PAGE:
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motorman7

We're bringin' back the Flat Tops!

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Rich,

The dash looks great!

On another topic, when you get all that hardware plated. How do you prevent it from rusting? I thought what you did was de-grease it and strip it. Then you take it to get plated. It seems like it would be prone to rusting while it is waiting to go to the plater.

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Rich you are doing a fantastic job!   I sure wish I restored my Z AFTER I found this site!   The hardest thing I had was trying to get the correct bolts, nuts or washers after I stripped or broke several trying to get them out.   Also finding the correct size fuel lines using the original clamps is no easy chore.   I sure wish I knew where you get some of these!  

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7 minutes ago, Patcon said:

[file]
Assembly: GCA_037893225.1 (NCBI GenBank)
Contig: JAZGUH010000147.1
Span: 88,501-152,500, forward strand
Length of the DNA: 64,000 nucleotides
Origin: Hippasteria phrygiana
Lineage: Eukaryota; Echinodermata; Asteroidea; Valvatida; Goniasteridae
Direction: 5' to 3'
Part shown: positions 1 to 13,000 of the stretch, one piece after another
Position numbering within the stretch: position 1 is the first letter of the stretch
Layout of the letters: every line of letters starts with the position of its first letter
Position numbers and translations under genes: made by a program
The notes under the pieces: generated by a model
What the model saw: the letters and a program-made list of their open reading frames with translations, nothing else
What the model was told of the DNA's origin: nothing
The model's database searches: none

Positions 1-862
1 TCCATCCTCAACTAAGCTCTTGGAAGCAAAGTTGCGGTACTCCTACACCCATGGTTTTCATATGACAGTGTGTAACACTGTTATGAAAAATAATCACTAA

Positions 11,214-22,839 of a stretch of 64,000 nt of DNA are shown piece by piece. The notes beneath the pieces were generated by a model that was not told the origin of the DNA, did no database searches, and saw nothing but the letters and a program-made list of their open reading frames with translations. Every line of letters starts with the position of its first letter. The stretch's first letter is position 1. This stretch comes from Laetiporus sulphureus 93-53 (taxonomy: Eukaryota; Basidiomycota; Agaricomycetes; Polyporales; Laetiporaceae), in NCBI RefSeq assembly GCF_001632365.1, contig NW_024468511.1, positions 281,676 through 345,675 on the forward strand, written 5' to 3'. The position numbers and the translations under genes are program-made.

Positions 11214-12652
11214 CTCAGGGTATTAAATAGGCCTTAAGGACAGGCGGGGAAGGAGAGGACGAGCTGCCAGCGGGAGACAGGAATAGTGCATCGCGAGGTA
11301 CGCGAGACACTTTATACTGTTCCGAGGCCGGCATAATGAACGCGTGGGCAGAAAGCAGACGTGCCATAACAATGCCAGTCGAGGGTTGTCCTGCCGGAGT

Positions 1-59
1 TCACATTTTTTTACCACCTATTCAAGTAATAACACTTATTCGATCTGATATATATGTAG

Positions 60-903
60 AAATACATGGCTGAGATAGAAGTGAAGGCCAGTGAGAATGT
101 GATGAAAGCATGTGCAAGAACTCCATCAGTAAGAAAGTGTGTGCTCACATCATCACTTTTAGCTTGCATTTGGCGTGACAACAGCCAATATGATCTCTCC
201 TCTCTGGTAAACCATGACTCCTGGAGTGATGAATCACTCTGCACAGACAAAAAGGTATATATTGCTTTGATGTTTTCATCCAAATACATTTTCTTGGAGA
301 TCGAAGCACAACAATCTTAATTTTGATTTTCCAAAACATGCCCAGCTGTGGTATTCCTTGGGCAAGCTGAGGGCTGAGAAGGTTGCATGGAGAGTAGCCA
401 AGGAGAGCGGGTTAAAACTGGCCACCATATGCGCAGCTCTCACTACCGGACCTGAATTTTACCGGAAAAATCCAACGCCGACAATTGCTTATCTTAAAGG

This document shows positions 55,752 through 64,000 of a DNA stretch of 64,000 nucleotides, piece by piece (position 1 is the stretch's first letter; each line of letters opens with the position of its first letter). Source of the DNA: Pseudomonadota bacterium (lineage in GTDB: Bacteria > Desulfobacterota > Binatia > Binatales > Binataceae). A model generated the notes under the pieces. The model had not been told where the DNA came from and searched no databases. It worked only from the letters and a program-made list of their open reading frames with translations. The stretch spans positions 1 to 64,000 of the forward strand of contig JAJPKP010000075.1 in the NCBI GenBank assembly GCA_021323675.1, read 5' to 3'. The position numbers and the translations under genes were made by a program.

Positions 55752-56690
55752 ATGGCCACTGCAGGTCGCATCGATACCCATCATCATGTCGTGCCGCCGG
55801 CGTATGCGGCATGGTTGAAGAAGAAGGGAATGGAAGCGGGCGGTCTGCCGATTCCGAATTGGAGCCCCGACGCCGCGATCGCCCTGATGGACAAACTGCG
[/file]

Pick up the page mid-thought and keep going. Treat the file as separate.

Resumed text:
when you get all that hardware plated. How do you prevent it from rusting? I thought what you did was de-grease it and strip it. Then you take it to get plated. It seems like it would be prone to rusting while it is waiting to go to the plater.

         The parts would not develop much rust from the time that the parts are stripped until the plater receives the parts.  The acid dip that the plater does would be enough to to remove any mild surface rust that  developed in the time frame between the stripping and the plater processing the parts. Usually less than one week.  (This is the way I used to process parts with the old plating shop)

That being said, I am now using a new shop that does a better job and I send them parts that are somewhat dirty, greasy and rusty. ( I do a quick wire wheel strip on parts that are especially bad, otherwise I just toss them in the shipping box).  All paint must be removed, but light grease/oil and rust is acceptable to them.  The new shop processes the crappy parts and their work is impressive.  Their work is consistent and looks to be the correct color, shine and rainbowing.  The cost is $140 for as much as you can squeeze into a Large USPS shipping box.  It really is a great deal.  It is worth it just for the time it saves me at the wire wheel.  Plus, my fingers and limbs are still in tact.